Tuesday, 16 October 2018
Wednesday, March 15
THE theme of this year’s festival was “Journeys” — and in my mind I definitely spent the evening being transported around the world by the wonderfully varied music and the young, committed, classically trained Henley musicians.
When the concert opened, I was immediately flown to Buenos Aires with Astor Piazzolla’s beautiful Chiquilín de Bachín, performed by the Henley Suzuki Violin Group.
Then I was off to Spain with Danse Espagnole composed by Manuel de Falla and stylishly performed by Raphael Conte on the violin. This was followed later by Spanish Love Song performed by Thomas Harding on saxophone.
With Thomas’s second performance, A Stormy Coast by Walter Carroll, this time on the piano, I travelled down to Cornwall.
I then enjoyed Ladies in Lavender by Nigel Hess in a very polished performance by violinist Ava Reineke.
Next I found myself in a gondola in Venice with the beautiful Masquerade by Karen Tanaka, performed by pianist Ciara Rosenmeier.
Some of the performers have journeyed from around the world to live in Henley. I was transported to the Wild West with the very fast piece Indian Pony Race performed by my daughter, Texan pianist Ria Mooney Nyangiti.
Chris Metcalfe, who was born in Japan, played the jolly third movement of Friedrich Seitz’s Violin Concerto No2 in G Major. Russian Yuri Madhoo performed a complex piece by Ludovico Einaudi on piano.
The concert gave the audience a wonderful mix of musical styles — from classical, the blues and current hits to an original composition.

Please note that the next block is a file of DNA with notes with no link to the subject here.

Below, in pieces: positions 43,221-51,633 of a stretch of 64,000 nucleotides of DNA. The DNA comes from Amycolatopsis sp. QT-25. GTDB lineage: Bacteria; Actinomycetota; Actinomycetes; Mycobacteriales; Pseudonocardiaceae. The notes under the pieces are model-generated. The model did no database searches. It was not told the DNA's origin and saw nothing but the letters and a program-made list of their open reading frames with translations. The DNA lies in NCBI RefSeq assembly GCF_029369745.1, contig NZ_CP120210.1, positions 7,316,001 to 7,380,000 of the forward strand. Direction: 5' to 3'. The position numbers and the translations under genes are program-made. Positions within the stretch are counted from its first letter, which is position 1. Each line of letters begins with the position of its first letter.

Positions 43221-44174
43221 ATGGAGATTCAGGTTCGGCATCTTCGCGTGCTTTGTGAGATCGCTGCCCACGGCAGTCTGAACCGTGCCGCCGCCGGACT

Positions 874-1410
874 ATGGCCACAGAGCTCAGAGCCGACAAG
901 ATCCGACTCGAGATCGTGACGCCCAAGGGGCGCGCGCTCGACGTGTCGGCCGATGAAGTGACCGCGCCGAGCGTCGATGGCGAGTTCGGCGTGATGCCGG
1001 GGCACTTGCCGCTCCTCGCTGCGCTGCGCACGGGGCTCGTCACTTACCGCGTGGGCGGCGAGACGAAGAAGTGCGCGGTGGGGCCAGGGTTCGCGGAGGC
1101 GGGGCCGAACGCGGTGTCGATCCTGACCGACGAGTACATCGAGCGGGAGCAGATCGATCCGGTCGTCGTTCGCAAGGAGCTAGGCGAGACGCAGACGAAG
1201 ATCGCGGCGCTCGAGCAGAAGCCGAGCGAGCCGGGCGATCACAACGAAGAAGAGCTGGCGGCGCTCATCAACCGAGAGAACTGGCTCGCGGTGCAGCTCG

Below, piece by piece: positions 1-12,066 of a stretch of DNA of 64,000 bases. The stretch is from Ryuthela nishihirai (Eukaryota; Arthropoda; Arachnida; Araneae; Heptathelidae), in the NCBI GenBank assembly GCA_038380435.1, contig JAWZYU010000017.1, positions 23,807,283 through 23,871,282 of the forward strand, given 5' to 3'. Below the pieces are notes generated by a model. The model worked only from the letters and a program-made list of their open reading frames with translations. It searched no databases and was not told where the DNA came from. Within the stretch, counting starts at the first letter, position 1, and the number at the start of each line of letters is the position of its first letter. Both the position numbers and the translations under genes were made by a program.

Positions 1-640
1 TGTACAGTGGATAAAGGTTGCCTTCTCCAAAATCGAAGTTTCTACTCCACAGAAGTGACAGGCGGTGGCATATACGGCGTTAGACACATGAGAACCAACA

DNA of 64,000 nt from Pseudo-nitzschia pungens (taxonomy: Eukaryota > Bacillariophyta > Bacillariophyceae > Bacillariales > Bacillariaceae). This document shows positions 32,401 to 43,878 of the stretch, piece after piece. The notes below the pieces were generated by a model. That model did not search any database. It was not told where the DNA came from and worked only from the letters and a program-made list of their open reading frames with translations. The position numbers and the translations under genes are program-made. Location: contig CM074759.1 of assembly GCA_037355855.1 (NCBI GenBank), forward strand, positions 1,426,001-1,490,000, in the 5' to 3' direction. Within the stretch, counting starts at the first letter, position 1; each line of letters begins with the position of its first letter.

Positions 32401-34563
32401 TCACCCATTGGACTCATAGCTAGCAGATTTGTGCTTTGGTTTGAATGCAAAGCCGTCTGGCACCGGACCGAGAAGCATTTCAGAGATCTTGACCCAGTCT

We were taken to Chicago with the Henley Music School’s Brass Quintet, which played Based on the Blues, and then with Moody Prawn Blues performed by Natasha Clark Lam on piano. Fergus Heggie, resplendent in his Shiplake College football kit, performed some boogie-woogie on the piano.
The Gillotts Chamber Group brought us a gorgeous version of Coldplay’s Viva la Vida, while the Gillotts Voices choir treated us to three fantastically harmonious songs.
The choir’s enjoyment was evident in the young people’s smiling faces as they took their bows to rapturous applause. Charlie Shaw both sang with the choir and played the lovely Forty Winks by Mark Tanner on piano.
Another highlight was cellist Mae Reineke, a music scholar at Cranford House School, who performed an original piece of her own called Tears of a Cello.
The evening was hosted by the delightful Sophie Print, a year 10 Gillotts student and an accomplished pianist herself. She has performed many times at HYF Proms but this was her first time hosting the concert.
The only piano duet of the evening was performed by Georgina Ashby and Sophie Dodd, who together played Rodgers and Hammerstein’s My Favourite Things.
This concert was definitely one of my favourite things in this year’s Henley Youth Festival.
It was evident that these young musicians relish performing before a live audience and I hope this encourages them all to continue with their music studies.
Young people are our future and that future looked especially bright on Wednesday evening.
Congratulations to the Proms for showcasing these talented musicians. Roll on next year!
Janette Mooney Nyangiti
27 March 2017
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